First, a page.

Applying For A Rental With A Section 8 Voucher

Applying for a rental with a section 8 voucher… There are strategies that can help increase your chances of being accepted.

I just completed a post on FINDING A RENTAL WITH A SECTION 8 VOUCHER – click on the link to see it, but now I want to focus on how to get your application approved.


I am assuming you’ve done this first step: You have asked “Will you consider tenants with Section 8 Vouchers?” before ever going to see the property.  If not, back up and refer to the above referenced post.  Otherwise, you’re wasting your time.


So you have found a property you like… and you want to submit an application.  Ask the listing agent or landlord IN WRITING for the selection criteria and process.  You’re going to find that many private landlords don’t have it.  If it’s a rental community, they probably do.  If it’s a professionally managed property they hopefully will.  But most private landlords just plan to see what they get and make a decision based on gut instinct.  Then, review and understand the criteria.  It should look a little like this:

Income:  Min 2 years stable verifiable income.  Applicant to supply w-2s and 1 month’s pay stubs to verify.  May or maynot include requirements about overall debt to income ratio, but should at least include a requirement of gross income of 3-4 times the rental amount.  For low income households, significant assets can offset lack of income.  This is more common with households headed by retired folks.  Yes, people with vouchers can have significant assets.  Yes, people with vouchers still have to be able to afford to pay their portion of the rent, and landlords SHOULD require proof of this.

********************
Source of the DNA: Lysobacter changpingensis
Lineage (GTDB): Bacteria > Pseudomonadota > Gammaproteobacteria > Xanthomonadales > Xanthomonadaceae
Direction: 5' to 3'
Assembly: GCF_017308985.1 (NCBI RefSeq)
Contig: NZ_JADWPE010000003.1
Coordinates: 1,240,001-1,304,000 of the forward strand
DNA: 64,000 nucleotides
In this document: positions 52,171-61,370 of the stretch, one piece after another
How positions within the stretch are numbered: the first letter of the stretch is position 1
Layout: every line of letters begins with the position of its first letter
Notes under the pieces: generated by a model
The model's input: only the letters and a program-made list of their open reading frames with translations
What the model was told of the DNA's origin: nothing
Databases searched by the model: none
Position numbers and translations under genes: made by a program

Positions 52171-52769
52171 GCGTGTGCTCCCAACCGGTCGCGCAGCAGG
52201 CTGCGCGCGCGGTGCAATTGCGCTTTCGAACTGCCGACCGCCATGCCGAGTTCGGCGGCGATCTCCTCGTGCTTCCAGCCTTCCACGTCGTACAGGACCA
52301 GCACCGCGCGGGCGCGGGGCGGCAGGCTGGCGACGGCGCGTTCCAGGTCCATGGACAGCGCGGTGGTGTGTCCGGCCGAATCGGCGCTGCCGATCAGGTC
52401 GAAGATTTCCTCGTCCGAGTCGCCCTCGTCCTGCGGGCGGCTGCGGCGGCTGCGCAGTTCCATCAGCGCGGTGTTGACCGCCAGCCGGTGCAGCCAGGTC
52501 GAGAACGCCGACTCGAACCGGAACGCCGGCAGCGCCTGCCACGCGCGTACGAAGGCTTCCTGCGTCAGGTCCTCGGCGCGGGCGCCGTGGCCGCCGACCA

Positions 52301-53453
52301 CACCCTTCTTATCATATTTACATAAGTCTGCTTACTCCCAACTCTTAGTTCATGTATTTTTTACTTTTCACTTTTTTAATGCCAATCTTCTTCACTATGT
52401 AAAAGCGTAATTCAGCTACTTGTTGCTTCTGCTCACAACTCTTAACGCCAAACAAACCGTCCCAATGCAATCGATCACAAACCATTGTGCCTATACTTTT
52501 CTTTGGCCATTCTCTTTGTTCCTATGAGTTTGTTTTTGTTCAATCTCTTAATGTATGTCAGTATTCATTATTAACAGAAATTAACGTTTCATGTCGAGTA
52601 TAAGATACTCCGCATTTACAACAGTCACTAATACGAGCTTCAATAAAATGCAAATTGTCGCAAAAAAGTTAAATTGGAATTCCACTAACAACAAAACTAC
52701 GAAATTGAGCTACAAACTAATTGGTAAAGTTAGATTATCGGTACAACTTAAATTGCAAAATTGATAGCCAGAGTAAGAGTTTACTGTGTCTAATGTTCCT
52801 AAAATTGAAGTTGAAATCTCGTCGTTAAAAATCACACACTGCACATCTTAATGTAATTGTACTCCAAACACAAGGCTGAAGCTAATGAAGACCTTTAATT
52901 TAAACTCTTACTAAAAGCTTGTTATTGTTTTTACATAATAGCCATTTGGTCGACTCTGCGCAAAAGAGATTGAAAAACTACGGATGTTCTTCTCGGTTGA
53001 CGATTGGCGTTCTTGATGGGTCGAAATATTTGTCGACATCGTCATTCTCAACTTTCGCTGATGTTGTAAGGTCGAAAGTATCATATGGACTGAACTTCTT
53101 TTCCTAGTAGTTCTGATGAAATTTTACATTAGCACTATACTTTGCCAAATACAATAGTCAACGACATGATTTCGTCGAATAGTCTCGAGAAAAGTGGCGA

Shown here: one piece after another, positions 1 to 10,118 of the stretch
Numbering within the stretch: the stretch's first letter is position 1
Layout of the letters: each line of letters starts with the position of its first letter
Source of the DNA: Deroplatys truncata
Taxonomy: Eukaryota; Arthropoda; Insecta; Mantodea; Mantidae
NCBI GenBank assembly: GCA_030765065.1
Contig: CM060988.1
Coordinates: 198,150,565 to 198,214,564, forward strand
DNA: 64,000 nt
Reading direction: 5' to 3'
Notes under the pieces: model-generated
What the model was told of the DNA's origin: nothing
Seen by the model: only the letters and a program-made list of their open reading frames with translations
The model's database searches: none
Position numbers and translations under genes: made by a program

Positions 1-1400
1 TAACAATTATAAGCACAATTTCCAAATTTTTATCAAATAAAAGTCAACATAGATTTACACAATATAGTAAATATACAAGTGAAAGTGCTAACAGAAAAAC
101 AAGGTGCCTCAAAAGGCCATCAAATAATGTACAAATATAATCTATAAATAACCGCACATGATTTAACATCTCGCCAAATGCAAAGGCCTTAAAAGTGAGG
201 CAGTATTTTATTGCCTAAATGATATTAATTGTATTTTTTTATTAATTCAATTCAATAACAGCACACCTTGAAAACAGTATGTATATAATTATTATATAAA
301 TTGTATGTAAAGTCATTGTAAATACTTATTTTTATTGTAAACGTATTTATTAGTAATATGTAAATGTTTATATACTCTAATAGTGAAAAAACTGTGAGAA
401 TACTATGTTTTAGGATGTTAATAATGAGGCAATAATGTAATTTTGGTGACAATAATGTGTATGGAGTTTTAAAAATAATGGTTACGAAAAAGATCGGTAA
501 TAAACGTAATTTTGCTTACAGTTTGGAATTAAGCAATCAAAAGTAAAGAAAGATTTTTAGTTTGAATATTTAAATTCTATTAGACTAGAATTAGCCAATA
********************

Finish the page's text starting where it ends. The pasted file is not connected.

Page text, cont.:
Rental/Housing:  Must have previous (good) mortgage payment or rental payment history, including overall good rental history if one is available.  (May or may not include a visit to the current home .)  No evidence of previous filings, evictions or derrogatory rental history of any type.  Some landlords will let short sales or foreclosures slide with a letter of explanation.

Credit History:  May have minimum score, or might use the old fashioned personal review of credit reports.

Here is what I heard today on the phone “As my Section 8 worker says, even though I don’t have good credit history, the county does.”  Um, wrong attitude.  Later I will create a post about whether I recommend my landlord clients should consider households with vouchers, but it suffices to say that there is no automatic assumption that your rent will be paid by the county or that you will take care of the property if it’s rented to you.  If you have a voucher, do not think it’s a pass on your credit report.  Your credit matters.


Here is where the strategy comes in… If you have a voucher, or ANY THING that might make you think some landlords will not consider your application, be proactive.  Application fees are expensive, especially if you have to put in several.  They are as much as $50 per adult.  I don’t know about you, but if I am going to be told no, I would much prefer to be told no for free than to pay someone $50 to say it.  So here’s what I recommend….

Fill out the application TRUTHFULLY.